Zhang Ouying, Mia Hamm, and Sun Wen each converted their penalty opportunities, leaving the United States' Brandi Chastain with a shot to win the tournament. She put the ball past Gao, leading to an ecstatic celebration by the Americans, who had clinched the title on home soil.[9][10][11]

Details

United States 0–0 (a.e.t.) China PR
Report
Penalties
Overbeck Penalty scored
Fawcett Penalty scored
Lilly Penalty scored
Hamm Penalty scored
Chastain Penalty scored
5–4 Penalty scored Xie Huilin
Penalty scored Qiu Haiyan
Penalty missed Liu Ying
Penalty scored Zhang Ouying
Penalty scored Sun Wen
United States[13]
China PR[13]
GK 1 Briana Scurry
RB 14 Joy Fawcett
CB 4 Carla Overbeck
CB 20 Kate Sobrero
LB 6 Brandi Chastain
DM 10 Michelle Akers Yellow card 74' Substituted off 91'
CM 11 Julie Foudy
CM 13 Kristine Lilly
RW 9 Mia Hamm
CF 12 Cindy Parlow Substituted off 57'
LW 16 Tiffeny Milbrett Substituted off 115'
Substitutions:
MF 8 Shannon MacMillan Substituted in 57'
MF 7 Sara Whalen Substituted in 91'
MF 15 Tisha Venturini Substituted in 115'
Manager:
Tony DiCicco
USA-CHN (women) 1999-07-10
GK 18 Gao Hong
RB 11 Pu Wei Substituted off 59'
CB 12 Wen Lirong
CB 3 Fan Yunjie
LB 14 Bai Jie
RM 2 Wang Liping
CM 10 Liu Ailing Yellow card 80'
CM 13 Liu Ying
LM 6 Zhao Lihong Substituted off 114'
CF 9 Sun Wen
CF 8 Jin Yan Substituted off 119'
Substitutions:
FW 7 Zhang Ouying Yellow card 70' Substituted in 59'
MF 15 Qiu Haiyan Substituted in 114'
DF 5 Xie Huilin Substituted in 119'
Manager:
Ma Yuanan

Assistant referees:
Ghislaine Labbe (France)
Ana Pérez (Peru)
Fourth official:
Katriina Elovirta (Finland)

References

  1. ^ a b "Previous Tournaments". FIFA.com. Archived from the original on 8 August 2012. Retrieved 2 August 2012.
  2. ^ "1999 U.s. Women's Soccer Team - Los Angeles Times". Articles.latimes.com. 13 July 2012. Retrieved 2 August 2012.
  3. ^ "Women's World Cup". Expressmilwaukee.com. 11 July 2011. Retrieved 2 August 2012.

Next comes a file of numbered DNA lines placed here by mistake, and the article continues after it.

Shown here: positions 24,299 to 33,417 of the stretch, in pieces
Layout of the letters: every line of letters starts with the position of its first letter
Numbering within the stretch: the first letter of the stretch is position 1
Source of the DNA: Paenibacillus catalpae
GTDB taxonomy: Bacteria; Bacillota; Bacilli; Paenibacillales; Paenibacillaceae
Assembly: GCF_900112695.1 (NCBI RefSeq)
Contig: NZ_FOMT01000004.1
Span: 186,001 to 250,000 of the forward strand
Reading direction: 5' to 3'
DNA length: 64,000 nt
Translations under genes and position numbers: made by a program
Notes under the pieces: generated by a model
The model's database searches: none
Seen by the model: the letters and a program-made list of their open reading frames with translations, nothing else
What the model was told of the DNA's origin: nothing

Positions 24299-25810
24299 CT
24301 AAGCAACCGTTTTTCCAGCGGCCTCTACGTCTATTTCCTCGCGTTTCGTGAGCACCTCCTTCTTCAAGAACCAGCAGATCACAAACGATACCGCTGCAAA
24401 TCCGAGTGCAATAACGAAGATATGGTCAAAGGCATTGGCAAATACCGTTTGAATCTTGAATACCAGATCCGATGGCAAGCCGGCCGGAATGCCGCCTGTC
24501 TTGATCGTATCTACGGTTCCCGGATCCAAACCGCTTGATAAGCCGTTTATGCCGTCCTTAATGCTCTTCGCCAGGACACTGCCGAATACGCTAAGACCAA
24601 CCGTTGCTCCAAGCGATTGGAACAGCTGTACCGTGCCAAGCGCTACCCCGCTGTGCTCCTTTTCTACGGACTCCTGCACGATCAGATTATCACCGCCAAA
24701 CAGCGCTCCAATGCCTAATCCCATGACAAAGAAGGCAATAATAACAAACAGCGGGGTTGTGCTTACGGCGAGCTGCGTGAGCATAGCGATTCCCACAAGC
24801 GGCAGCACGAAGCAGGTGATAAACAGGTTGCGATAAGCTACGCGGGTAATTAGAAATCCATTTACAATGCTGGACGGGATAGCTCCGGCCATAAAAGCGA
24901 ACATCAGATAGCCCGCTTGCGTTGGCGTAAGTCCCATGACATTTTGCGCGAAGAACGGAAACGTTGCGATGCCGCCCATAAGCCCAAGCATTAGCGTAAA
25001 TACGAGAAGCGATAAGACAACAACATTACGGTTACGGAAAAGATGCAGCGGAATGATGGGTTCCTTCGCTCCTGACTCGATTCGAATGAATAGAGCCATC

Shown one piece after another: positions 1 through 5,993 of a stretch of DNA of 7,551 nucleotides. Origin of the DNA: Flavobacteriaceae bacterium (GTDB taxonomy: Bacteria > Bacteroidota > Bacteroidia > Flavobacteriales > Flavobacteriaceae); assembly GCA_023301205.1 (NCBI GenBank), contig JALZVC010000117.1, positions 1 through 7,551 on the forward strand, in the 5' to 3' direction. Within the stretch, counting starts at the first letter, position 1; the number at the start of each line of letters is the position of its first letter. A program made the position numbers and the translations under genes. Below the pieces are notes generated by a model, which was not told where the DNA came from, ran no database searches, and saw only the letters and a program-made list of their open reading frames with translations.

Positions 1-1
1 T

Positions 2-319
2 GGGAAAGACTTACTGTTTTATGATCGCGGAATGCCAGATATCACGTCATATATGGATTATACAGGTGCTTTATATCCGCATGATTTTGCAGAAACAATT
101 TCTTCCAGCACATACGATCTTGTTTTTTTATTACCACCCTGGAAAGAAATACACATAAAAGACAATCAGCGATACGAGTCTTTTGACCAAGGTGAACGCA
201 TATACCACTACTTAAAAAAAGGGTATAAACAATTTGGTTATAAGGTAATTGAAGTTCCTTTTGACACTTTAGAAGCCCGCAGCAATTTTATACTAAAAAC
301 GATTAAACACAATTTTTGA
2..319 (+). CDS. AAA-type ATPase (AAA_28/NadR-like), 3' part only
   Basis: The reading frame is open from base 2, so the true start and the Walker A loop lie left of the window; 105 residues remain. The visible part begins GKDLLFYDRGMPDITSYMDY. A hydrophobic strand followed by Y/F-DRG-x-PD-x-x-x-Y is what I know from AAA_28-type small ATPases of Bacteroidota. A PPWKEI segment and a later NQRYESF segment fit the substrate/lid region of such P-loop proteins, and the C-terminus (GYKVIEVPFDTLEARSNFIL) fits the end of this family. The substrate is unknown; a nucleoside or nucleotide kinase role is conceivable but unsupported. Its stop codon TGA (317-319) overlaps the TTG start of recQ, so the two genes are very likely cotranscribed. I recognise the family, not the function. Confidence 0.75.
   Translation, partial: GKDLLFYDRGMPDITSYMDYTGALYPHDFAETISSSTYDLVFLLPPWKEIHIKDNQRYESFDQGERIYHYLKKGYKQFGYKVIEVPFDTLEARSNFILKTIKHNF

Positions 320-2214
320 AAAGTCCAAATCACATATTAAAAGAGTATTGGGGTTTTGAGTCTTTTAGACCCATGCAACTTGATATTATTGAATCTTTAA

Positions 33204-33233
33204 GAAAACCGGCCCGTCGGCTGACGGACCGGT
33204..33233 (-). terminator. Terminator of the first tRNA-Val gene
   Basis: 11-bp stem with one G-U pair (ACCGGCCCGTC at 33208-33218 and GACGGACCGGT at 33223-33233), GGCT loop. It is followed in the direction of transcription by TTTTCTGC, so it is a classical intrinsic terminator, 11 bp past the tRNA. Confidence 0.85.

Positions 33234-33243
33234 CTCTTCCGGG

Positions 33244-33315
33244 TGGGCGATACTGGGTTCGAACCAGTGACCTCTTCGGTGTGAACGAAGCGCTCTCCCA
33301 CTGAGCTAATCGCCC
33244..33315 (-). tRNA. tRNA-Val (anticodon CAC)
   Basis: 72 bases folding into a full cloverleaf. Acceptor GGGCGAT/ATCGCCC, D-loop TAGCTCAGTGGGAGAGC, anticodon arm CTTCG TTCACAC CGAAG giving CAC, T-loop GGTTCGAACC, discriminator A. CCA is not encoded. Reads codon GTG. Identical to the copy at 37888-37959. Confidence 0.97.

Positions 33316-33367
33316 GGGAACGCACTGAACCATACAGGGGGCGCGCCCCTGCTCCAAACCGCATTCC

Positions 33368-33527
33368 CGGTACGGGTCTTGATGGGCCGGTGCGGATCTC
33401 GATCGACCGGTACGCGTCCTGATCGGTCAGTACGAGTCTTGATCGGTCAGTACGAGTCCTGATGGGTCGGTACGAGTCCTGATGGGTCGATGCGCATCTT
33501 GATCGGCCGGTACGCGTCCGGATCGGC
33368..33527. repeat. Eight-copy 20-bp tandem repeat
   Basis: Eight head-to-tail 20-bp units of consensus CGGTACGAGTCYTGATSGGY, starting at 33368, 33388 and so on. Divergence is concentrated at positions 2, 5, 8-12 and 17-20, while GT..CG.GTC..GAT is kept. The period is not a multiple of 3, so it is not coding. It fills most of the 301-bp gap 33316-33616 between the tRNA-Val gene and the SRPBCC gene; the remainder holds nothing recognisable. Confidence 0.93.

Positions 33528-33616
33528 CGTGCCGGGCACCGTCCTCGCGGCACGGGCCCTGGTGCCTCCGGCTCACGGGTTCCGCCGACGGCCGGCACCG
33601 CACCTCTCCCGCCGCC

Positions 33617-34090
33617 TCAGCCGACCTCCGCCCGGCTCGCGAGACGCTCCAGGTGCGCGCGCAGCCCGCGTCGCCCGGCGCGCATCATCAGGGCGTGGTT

4. ^ "Brandi Chastain Cover - Sports Illustrated 07.19.99 Issue Contents - SI Vault". Sportsillustrated.cnn.com. Archived from the original on 28 June 2011. Retrieved 2 August 2012.
  5. ^ JERE LONGMANPublished: 5 July 2003 (5 July 2003). "SOCCER; The Sports Bra Seen Round the World - New York Times". Nytimes.com. Retrieved 30 October 2012.
  6. ^ "WOMEN'S WORLD CUP; Politics Aside, for Chinese It's Only 'a Sporting Thing'". The New York Times. Retrieved 15 October 2012.
  7. ^ "Previous Tournaments". FIFA.com. Archived from the original on 15 October 2012. Retrieved 2 August 2012.
  8. ^ "CNN/SI - Women's World Cup - Closer Look: Wily Lilly uses her head - Sunday July 11, 1999 10:18 AM". Sportsillustrated.cnn.com. 11 July 1999. Archived from the original on 1 October 2004. Retrieved 2 August 2012.
  9. ^ SETH FAISONPublished: 12 July 1999 (12 July 1999). "WOMEN'S WORLD CUP; The View From China: 'So Close, So Close' - New York Times". Nytimes.com. Retrieved 30 October 2012.
  10. ^ Reynolds, Charles (10 July 1999). "Football: America in love and having a ball - Sport". The Independent. Retrieved 30 October 2012.
  11. ^ "BBC News - Why Women's World Cup champion Brandi Chastain bared her bra". bbc.co.uk. Retrieved 28 July 2014.
  12. ^ Reynolds, Charles (11 July 1999). "Football: Brandi the toast of the hosts - Sport". The Independent. Retrieved 30 October 2012.
  13. ^ a b DiCicco, Tony (May 2000). "How they won the cup" (PDF). unitedsoccercoaches.org. United Soccer Coaches. p. 2. Retrieved 5 January 2018.
    1999 FIFA Women's World Cup – Final. ABC Sports (Television production). Pasadena, California: American Broadcasting Company. 10 July 1999.
Allison Stokke

Allison Rebecca Stokke (born March 22, 1989) is an American track and field athlete and fitness model. She broke a number of American records for high school pole vaulting. At the age of seventeen, images of her were widely shared on the internet resulting in her becoming an internet phenomenon. Her unsought sex symbol status was covered nationally and internationally and informed debate on the sexualization of sportswomen and of young women in general via the internet.

Stokke continued to pole vault, attending University of California, Berkeley and competing for their California Golden Bears collegiate track team. She competed at two NCAA Division I Championships, achieving All-American honours at the 2011 NCAA Indoor Championships, and earned regional level all-academic honours through her combined athletic and academic performances. She attempted to make the American Olympic team at the 2012 United States Olympic Trials but failed to record a height. She continued vaulting at national level meetings up to 2017.